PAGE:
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Failure At Elevated Temperatures: Influence Of Dynamic Restoration

H.J. McQueen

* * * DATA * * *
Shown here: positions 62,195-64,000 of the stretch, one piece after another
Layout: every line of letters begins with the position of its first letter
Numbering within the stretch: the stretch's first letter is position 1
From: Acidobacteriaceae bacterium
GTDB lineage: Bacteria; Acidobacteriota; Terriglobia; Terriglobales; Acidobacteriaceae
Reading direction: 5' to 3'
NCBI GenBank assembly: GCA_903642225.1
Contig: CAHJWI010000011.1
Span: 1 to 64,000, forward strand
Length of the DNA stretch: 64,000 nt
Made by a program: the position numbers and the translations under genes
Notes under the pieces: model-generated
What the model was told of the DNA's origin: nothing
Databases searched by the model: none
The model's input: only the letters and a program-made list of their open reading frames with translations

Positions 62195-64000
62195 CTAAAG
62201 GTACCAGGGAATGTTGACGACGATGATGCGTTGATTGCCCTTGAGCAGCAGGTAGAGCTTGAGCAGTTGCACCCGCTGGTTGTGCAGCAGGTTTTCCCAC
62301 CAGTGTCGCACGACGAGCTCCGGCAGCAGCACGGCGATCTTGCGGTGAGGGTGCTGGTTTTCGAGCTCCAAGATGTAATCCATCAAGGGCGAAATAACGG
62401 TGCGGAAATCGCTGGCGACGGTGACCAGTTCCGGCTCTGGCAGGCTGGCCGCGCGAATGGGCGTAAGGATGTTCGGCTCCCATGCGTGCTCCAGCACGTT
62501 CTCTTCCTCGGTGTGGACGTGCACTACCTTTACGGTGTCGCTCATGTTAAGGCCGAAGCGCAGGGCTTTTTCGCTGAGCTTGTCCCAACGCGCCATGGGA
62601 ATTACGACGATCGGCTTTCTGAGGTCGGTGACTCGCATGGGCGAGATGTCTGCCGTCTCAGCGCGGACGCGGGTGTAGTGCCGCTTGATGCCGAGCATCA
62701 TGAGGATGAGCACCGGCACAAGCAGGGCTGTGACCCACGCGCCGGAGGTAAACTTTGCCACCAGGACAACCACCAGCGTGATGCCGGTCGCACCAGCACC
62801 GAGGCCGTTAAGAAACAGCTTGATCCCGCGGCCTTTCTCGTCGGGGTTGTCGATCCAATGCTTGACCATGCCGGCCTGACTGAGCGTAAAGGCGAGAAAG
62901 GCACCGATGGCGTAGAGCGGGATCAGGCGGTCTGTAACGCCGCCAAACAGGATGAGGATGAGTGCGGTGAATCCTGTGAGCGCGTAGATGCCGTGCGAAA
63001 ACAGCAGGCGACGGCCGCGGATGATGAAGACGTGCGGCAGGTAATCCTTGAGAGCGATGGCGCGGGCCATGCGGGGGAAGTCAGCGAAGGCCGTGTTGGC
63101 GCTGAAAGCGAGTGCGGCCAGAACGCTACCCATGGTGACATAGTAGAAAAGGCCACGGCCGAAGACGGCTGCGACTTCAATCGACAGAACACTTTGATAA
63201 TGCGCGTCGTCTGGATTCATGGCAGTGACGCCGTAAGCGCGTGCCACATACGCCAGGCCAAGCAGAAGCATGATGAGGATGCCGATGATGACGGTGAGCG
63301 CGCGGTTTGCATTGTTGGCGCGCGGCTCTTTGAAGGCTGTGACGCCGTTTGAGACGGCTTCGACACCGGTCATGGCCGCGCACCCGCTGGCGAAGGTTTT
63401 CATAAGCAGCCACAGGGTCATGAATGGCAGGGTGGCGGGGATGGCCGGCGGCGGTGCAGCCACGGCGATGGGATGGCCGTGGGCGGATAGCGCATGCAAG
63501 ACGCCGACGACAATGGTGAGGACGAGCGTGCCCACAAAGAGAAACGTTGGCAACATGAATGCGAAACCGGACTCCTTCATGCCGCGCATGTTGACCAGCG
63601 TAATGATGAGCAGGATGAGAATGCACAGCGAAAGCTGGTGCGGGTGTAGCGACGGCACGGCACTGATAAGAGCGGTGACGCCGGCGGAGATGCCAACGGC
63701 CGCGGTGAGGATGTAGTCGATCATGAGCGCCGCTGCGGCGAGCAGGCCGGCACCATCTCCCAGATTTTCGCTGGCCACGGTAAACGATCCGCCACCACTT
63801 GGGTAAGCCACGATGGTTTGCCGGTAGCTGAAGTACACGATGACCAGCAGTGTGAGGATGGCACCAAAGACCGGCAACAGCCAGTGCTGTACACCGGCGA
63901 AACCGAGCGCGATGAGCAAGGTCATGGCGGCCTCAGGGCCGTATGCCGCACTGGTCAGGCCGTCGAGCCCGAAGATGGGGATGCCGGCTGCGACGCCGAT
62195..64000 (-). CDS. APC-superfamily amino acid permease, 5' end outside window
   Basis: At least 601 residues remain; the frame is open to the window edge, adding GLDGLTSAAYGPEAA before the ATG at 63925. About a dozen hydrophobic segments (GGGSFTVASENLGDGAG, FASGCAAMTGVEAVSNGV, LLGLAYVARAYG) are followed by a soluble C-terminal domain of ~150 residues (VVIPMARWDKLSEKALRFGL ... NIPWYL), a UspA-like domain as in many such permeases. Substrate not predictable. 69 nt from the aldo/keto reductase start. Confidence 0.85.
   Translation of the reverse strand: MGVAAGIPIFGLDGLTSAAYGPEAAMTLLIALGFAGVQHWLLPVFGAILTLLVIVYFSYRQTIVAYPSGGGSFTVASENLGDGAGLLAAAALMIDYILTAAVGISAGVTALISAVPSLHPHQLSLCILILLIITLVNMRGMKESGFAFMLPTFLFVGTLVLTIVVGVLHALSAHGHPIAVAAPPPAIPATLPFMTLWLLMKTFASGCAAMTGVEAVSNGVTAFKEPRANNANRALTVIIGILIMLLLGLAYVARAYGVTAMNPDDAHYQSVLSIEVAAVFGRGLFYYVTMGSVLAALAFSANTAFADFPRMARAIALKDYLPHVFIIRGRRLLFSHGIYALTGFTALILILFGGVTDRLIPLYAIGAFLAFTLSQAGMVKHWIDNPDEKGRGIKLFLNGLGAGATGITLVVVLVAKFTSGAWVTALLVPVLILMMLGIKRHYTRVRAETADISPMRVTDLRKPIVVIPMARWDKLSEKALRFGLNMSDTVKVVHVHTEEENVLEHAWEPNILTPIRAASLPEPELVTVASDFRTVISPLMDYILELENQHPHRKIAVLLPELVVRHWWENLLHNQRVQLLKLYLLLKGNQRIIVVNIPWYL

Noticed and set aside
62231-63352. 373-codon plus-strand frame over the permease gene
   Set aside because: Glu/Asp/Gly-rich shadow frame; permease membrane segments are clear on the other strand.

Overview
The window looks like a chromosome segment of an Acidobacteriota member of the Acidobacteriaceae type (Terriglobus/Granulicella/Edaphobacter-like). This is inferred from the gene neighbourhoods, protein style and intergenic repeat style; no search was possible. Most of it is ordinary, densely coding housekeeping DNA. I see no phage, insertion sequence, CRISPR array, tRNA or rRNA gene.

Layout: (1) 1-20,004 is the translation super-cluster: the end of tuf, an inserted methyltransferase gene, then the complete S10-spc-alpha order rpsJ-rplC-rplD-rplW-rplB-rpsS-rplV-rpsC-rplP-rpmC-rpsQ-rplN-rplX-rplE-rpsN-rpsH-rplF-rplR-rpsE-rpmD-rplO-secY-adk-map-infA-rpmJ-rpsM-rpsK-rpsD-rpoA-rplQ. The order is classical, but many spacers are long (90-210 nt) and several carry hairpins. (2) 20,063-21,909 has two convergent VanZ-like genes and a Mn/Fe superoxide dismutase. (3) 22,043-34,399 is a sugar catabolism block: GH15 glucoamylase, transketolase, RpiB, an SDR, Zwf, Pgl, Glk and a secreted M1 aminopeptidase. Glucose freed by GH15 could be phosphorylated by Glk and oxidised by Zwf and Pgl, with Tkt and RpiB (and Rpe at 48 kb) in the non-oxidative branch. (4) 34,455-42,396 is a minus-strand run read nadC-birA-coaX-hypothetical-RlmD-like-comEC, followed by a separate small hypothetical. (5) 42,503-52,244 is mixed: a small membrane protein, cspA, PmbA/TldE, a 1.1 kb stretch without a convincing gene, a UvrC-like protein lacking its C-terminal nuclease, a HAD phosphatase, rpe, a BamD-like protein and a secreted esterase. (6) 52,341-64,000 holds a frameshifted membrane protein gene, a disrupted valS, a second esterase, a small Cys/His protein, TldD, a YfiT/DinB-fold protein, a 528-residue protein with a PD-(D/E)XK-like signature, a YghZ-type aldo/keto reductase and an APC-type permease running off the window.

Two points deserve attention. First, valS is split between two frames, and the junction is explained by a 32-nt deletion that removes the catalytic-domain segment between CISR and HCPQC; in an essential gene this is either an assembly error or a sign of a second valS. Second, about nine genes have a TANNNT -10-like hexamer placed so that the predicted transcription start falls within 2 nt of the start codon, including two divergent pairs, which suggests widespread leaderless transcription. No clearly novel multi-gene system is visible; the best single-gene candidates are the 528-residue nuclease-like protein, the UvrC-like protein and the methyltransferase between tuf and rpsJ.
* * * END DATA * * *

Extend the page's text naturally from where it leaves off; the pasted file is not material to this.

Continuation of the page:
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Inherent failure mechanisms at elevated temperature are primarily wedge crack growth at triple junctions arising from differential grain boundary (GB) sliding at higher stresses and pore formation on sliding boundaries due to vacancy diffusion at lower stresses and higher T. The behaviours of these mechanisms have been ascertained in creep where they can be studied over long periods. They continue to operate in hot working although their effects per unit strain have been reduced by decrease in fractional contribution of GB sliding. Dynamic recovery (DRV) significantly develops a stable substructure that strongly mitigates stress concentration. In alloys of austenitic steel, Ni and Cu, dynamic recrystallization (DRX) aids DRV in reducing stress concentrations and the migrating GB isolate fissures so they cannot propagate. Solutes and precipitates generally reduce ductility by diminishing DRV and DRX. Large particles and inclusions, notably on GB, introduce new sources of fissure nucleation, lowering ductility; solidification segregation and low melting constituents, especially if they spread along the GB, create severe problems.